Most buildings can have more than one person working in them, and it’s better to put more than one in a resource building before building another one. Especially since these people both farm, fish, hunt, etc, and transport their goods. You can build dirt and stone roads, stone being faster, but it uses up a hell of a lot of stone. Again, one of the many careful choices you’ll have to make in Banished.
There is trading in Banished, although I seldom use it. It’s much better to focus on sustainability. That said, you’re unable to make leather/wool clothing without the right equipment, and if you can’t find sheep, you’ll have to import wool. Wrapping your townsfolk up allows them to work longer in winter, otherwise they’ll be running home early to warm up, or alternatively to crawl into a ball and die.
Banished is gripping. It’s also pretty creepy. I couldn’t work out why it was given the relatively dodgy title of Banished, until I looked at the year of my town and saw it was year 97. That’s almost 100 years of struggling through harsh winters with no technological investments. Playing on 10x speed for 90% of the game, when I slowed the thing down to the normal game speed, I watched them ghostly traverse my altered plain, and I pondered wondered to myself… what am I doing? I looked at the clock, and it was 1am. Banished hooked me, and I’ll hook you too. It doesn’t have the depth of other city builders, but what depth it has, it has in completely different places, making it well worth owning, even if the one man team could have used a handful more for a little spit and polish. Strangely, what I loved most about Banished was that at no point did money ever exchange hands…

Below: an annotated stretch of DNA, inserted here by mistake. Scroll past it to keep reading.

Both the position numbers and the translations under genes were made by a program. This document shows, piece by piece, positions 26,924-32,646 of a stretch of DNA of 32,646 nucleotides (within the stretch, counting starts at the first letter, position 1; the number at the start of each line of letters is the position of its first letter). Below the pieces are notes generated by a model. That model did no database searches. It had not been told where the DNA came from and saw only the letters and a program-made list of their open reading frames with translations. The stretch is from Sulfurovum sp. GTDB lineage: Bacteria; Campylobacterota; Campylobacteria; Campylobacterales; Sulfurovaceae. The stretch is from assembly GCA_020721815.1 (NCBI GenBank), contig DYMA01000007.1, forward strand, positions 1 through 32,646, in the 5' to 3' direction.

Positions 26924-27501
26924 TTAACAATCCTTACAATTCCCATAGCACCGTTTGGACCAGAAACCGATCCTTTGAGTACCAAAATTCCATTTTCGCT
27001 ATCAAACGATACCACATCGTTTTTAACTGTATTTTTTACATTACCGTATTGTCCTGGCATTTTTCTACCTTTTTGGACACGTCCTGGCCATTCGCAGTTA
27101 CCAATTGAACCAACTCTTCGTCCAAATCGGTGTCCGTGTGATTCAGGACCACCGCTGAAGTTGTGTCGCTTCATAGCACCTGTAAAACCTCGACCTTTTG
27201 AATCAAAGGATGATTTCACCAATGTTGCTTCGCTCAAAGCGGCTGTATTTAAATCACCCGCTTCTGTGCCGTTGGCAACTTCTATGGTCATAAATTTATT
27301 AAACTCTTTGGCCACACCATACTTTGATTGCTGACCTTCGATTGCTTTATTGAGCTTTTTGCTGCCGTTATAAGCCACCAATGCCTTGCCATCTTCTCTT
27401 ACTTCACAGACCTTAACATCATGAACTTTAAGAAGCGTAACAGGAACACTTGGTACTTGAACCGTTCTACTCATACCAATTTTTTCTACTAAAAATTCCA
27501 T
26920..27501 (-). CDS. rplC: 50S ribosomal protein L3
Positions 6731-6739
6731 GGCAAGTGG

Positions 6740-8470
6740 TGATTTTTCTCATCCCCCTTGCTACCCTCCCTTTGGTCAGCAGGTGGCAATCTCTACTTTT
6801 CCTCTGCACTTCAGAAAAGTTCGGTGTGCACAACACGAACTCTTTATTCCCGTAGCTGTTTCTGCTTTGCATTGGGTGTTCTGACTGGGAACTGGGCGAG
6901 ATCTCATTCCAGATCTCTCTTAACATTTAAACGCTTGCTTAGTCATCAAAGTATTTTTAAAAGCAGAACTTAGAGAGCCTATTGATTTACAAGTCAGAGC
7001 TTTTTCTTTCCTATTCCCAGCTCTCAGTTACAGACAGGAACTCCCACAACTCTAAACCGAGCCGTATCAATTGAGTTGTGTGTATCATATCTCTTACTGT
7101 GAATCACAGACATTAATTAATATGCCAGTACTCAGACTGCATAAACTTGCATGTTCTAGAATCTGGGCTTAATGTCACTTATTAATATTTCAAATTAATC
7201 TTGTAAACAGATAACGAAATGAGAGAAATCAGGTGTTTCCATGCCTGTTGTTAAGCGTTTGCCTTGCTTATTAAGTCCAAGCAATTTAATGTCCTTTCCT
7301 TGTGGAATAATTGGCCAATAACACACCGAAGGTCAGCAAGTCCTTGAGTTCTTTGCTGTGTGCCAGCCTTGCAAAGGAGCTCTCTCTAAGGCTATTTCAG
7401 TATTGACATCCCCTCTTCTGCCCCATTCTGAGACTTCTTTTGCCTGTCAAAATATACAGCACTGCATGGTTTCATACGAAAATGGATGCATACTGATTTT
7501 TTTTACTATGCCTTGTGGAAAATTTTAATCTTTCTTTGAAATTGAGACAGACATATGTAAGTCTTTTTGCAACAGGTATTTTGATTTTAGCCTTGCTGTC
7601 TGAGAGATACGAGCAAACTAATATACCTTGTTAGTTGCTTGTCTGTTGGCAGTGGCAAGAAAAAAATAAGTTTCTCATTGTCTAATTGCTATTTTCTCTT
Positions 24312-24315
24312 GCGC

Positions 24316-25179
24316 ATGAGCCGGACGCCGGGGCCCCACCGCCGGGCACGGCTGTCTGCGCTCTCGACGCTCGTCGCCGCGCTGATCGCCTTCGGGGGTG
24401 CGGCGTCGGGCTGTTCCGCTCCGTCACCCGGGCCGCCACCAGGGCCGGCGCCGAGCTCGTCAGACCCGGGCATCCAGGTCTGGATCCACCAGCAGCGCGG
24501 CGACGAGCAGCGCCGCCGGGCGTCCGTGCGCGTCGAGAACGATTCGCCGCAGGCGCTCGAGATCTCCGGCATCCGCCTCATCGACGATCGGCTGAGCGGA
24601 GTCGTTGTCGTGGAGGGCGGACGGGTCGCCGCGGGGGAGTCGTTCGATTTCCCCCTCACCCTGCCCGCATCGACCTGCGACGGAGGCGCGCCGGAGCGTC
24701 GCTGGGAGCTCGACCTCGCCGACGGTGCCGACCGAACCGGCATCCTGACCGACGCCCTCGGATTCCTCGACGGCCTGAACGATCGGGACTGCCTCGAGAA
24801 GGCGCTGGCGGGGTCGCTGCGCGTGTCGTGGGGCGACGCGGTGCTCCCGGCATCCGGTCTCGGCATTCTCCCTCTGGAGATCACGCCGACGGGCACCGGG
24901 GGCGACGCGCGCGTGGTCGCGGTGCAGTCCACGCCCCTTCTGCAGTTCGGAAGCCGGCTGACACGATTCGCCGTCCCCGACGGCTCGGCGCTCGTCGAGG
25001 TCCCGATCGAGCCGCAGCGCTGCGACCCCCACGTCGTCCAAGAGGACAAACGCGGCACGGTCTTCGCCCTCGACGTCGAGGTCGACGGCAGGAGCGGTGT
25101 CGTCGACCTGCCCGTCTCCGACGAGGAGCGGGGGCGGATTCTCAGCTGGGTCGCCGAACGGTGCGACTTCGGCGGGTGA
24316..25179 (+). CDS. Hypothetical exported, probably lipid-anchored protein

I can tell a lot of people are going to complain about Banished, claiming their townsfolk are starving to death for no reason. There is a reason. You’re starving them.